Yellowstone National Park is a showcase for some of the world’s best examples of spectacular geological features. In this chapter we explain the 3-billion-year development of the region and speculate about future events. These s describe the causes and processes that created such things as the geysers, canyons, waterfalls, and mud pots. We point out specific examples of these features that are visible from the road and also show their locations on the Geological Points of Interest map.
The boldfaced numerals such as [GEO. 1], representing places discussed sequentially in this chapter and appearing in the road logs, correspond to locations on the map. Early geological history The North American continent has existed for approximately 3.8 billion years, although it was not always so large. The oldest rocks in Yellowstone Park itself are about 2.7 billion years old. These are accessible at the roadside on the Northeast Entrance Road in Lamar Canyon [GEO.1] and where U.S. Highway 212 crosses over the pass in the Beartooth Range outside the Northeast Entrance. Similar aged rocks form essentially all of the eastward-facing side of the Teton Range south of Yellowstone. These rocks are granites and gneisses. They are coarse-grained rocks often containing one-half inch (1 cm) mineral crystals. They formed at high temperatures over 1100°F (600°C) at depths in the earth of 5 to 10 miles (8-16 km). Granites form by crystallizing, that is, solidifying, from molten rock. Gneisses are made deep within the earth by reactions between minerals that are unstable at high temperatures and so react to transform themselves (metamorphose) to produce new minerals, such as mica and feldspar. These minerals are easily seen in the roadside outcrops mentioned in the paragraph above.
The granites and gneisses have since been uplifted to the surface. In fact, they were formed as the roots of a 3-billion-year-old mountain range that has long since been eroded away. Not much is known about the Yellowstone region from the time of those ancient mountains until about 80 million years ago, a time gap of 2.9 billion years. Clues about this tremendous gap in time are sparse. The roots of a 1.6-billion-year-old mountain range are found in the Gravelly Range west of the park and the Gallatin River Canyon north of the park. Within the park, we can see sedimentary rock layers lying flat in a few cliff faces. Most sedimentary rocks are formed by transport of rock or mineral particles to low areas, where they are deposited. The rocks become hard when compressed by thick layers of sediment deposited on top. Transport can be by wind, streams, ocean currents, or glaciers.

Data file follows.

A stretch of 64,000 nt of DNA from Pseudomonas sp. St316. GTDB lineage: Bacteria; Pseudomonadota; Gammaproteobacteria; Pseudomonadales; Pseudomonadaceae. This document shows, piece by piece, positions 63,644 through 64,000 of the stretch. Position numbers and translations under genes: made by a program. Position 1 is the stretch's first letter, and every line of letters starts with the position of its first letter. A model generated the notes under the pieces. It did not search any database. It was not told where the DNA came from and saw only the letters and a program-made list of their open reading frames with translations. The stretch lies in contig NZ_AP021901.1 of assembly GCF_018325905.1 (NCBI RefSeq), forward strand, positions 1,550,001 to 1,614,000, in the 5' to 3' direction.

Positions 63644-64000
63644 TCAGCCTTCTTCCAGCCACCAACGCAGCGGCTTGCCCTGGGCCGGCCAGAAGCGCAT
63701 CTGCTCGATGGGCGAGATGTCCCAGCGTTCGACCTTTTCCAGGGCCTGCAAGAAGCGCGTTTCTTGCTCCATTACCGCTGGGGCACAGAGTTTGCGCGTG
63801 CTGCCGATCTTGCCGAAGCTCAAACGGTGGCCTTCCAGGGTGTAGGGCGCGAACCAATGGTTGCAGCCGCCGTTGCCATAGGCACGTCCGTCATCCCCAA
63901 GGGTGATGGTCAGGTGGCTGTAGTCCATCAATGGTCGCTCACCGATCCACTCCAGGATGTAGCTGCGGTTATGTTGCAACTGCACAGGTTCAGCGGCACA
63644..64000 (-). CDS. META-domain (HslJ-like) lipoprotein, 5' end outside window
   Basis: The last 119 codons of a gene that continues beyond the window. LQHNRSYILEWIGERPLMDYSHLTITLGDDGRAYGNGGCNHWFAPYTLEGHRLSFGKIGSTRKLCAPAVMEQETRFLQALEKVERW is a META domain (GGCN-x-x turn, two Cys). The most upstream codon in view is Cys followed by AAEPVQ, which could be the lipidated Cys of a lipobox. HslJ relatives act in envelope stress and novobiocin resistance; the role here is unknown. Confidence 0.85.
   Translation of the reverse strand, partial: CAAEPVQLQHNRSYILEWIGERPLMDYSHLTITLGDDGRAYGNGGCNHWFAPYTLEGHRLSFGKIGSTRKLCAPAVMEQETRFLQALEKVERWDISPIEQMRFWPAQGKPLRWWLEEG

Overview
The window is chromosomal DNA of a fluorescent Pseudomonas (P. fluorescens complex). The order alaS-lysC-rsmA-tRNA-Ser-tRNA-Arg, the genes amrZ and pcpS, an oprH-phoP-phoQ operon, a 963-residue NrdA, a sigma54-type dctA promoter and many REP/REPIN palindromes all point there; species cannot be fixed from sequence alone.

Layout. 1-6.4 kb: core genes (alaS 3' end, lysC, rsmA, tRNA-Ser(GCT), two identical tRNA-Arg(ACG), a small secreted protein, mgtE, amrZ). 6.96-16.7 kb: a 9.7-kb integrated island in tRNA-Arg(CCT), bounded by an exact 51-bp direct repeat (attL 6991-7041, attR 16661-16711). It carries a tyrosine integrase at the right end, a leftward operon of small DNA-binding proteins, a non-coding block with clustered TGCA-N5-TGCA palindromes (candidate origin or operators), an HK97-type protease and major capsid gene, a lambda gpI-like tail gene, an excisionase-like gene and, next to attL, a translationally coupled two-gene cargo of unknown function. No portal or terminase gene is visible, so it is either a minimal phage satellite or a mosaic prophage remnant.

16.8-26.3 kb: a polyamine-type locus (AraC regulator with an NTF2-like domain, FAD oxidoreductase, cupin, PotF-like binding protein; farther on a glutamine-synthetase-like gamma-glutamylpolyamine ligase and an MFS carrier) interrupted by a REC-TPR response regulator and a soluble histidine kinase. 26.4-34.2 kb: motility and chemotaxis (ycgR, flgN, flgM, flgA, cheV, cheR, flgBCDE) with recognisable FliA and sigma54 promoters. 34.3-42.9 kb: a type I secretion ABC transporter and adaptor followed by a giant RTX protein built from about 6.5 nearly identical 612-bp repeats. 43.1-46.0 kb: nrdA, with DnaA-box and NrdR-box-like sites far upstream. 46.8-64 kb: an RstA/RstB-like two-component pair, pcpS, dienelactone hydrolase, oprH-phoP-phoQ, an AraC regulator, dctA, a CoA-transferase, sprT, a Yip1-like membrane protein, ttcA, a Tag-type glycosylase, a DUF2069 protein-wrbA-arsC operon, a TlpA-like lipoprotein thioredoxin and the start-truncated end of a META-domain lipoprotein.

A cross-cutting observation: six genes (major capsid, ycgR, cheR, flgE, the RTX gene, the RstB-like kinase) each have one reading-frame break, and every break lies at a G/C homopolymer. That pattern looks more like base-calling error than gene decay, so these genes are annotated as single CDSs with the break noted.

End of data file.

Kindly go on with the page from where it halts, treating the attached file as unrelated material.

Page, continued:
The extensive flat-lying sedimentary layers in the park were deposited either in shallow seas or on land, depending upon sea level at the time. Two places to see cliffs of such rocks are at Barronette Peak (lower part of cliffs), near the Northeast Entrance [GEO.2] and at Mount Everts near Mammoth [GEO.3]. The sedimentary rocks in these places were deposited between 600 and 80 million years ago. They are evidence that the much older mountains described above had already been eroded away to form a level plain at or near sea level. Today, many of these sedimentary rocks remain undeformed, except by easily identifiable recent events. One example was the general uplift that formed the Rockies and raised these sediments to their present altitude. Two factors suggest that not much was happening in the Yellowstone area during that gap of 2.9 billion years: the scarcity of rocks older than 600 million years and the fact that the 3-billion-year-old rocks appear to have been undisturbed. But this quiet was about to change dramatically!